ICMI 2018 Adjunct Proceedings

ICMI '18- Proceedings of the International Conference on Multimodal Interaction: Adjunct

ICMI '18- Proceedings of the International Conference on Multimodal Interaction: Adjunct

Full Citation in the ACM Digital Library

Detecting head movements in video-recorded dyadic conversations

  • Patrizia Paggio
  • Bart Jongejan
  • Manex Agirrezabal
  • Costanza Navarretta

This paper is about the automatic recognition of head movements in videos of face-to-face dyadic conversations. We present an approach where recognition of head movements is casted as a multimodal frame classification problem based on visual and acoustic features. The visual features include velocity, acceleration, and jerk values associated with head movements, while the acoustic ones are pitch and intensity measurements from the co-occuring speech. We present the results obtained by training and testing a number of classifiers on manually annotated data from two conversations. The best performing classifier, a Multilayer Perceptron trained using all the features, obtains 0.75 accuracy and outperforms the mono-modal baseline classifier.

Estimating interviewee's willingness in multimodal human robot interview interaction

  • Takuya Ishihara
  • Katsumi Nitta
  • Fuminori Nagasawa
  • Shogo Okada

This study presents a prediction model of a speaker's willingness level in human-robot interview interaction by using multimodal features (i.e., verbal, audio, and visual). We collected a novel multimodal interaction corpus, including two types of annotation data sets of willingness. A binary classification task of the willingness level (high or low) was implemented to evaluate the proposed multimodal prediction model. We obtained the best classification accuracy (i.e., 0.6) using the random forest model with audio and motion features. The difference between best accuracy (i.e., 0.6) and coder's recognition accuracy (i.e., 0.73) was 0.13.

Sarcasm detection on Facebook: a supervised learning approach

  • Dipto Das
  • Anthony J. Clark

Sarcasm is a common feature of user interaction on social networking sites. Sarcasm differs with typical communication in alignment of literal meaning with intended meaning. Humans can recognize sarcasm from sufficient context information including from the various contents available on SNS. Existing literature mainly uses text data to detect sarcasm; though, a few recent studies propose to use image data. To date, no study has focused on user interaction pattern as a source of context information for detecting sarcasm. In this paper, we present a supervised machine learning based approach focusing on both contents of posts (e.g., text, image) and users' interaction on those posts on Facebook.

Constructionist steps towards an autonomously empathetic system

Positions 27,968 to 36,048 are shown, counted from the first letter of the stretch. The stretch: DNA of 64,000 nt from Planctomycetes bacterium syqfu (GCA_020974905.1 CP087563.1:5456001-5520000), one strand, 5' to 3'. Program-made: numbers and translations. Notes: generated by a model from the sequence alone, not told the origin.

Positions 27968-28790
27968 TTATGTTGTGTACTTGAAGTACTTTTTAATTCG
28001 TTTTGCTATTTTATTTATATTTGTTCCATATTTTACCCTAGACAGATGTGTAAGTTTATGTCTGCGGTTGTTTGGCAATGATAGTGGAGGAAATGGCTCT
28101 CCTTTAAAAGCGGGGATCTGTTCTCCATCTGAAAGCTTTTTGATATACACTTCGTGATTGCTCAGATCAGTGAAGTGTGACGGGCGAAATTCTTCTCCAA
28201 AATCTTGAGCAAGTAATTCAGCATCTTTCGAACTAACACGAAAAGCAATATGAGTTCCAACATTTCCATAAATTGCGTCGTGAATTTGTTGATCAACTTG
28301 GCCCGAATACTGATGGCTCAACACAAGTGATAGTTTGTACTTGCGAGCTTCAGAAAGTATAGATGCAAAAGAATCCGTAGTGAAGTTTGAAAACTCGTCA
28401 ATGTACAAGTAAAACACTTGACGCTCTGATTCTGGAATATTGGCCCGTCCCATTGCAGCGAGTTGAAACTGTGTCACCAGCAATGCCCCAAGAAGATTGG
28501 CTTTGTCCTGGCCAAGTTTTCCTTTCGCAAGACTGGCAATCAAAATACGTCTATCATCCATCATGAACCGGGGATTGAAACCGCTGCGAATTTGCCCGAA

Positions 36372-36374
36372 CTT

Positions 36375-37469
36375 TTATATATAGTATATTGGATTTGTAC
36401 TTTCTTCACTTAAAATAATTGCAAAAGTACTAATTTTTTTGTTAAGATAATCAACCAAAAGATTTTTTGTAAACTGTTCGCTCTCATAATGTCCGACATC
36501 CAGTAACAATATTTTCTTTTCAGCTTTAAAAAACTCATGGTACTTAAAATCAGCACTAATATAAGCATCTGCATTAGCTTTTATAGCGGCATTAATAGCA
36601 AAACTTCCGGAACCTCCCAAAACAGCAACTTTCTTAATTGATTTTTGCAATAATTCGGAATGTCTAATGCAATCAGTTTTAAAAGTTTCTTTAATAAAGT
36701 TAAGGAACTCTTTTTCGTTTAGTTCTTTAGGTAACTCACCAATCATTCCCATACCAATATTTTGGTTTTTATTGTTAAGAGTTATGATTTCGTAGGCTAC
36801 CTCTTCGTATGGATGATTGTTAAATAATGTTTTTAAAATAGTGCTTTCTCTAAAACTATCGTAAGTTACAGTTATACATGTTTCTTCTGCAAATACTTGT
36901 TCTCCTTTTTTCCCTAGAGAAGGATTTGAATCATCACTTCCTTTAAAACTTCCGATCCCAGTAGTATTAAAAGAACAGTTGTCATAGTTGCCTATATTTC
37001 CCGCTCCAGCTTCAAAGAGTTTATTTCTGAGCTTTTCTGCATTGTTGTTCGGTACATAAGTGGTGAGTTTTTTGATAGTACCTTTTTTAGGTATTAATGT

• Trevor Buteau
  • Damian Lyons

Prior efforts to create an autonomous computer system capable of predicting what a human being is thinking or feeling from facial expression data have been largely based on outdated, inaccurate models of how emotions work that rely on many scientifically questionable assumptions. In our research, we are creating an empathetic system that incorporates the latest provable scientific understanding of emotions: that they are constructs of the human mind, rather than universal expressions of distinct internal states. Thus, our system uses a user-dependent method of analysis and relies heavily on contextual information to make predictions about what subjects are experiencing. Our system's accuracy and therefore usefulness are built on provable ground truths that prohibit the drawing of inaccurate conclusions that other systems could too easily make.

Real-time stress assessment through PPG sensor for VR biofeedback

  • Utkarsh Chauhan
  • Norbert Reithinger
  • John R. Mackey

Existing stress measurement methods, including cortisol measurement, blood pressure monitoring, and psychometric testing, are invasive, impractical, or intermittent, limiting both clinical and biofeedback utility. Better stress measurement methods are needed for practical, widespread application. For the project ViRST, where we use a Virtual Reality (VR) environment controlled by a speech dialog system to provide chronic pain relief, we designed a novel stress biofeedback system. Our prototype employs an ear-clip Photoplethysmogram (PPG) sensor, an Arduino microcontroller, and a supervised learning algorithm. To acquire a training dataset, we ran stress induction experiments on 10 adult subjects aged 30-58 to track Heart Rate Variability (HRV) metrics and Discrete Wavelet Transform (DWT) coefficients. We trained an AdaBoost ensemble classifier to 93% 4-fold cross-validation accuracy and 93% precision. We outline future work to better suit a VR environment and facilitate additional modes of interaction by simplifying the human interface.

Multimodal prediction of the audience's impression in political debates

  • Pedro Bispo Santos
  • Iryna Gurevych

Debates are popular among politicians, journalists and scholars because they are a useful way to foster discussion and argumentation about relevant matters. In these discussions, people try to give a good impression (the immediate effect produced in the mind after a stimulus) by showcasing good skills in oratory and argumentation. We investigate this issue by using data gathered from an audience watching a national election debate and measuring the impression that politicians were giving during it. We then model a multimodal approach for automatically predicting their impression and analyze what modalities are the most important ones for this task. Our results show that the vision modality brings the best results and that fusing modalities at the feature-level is beneficial depending on the setup. The dataset is made publicly available to the community for further research on this topic.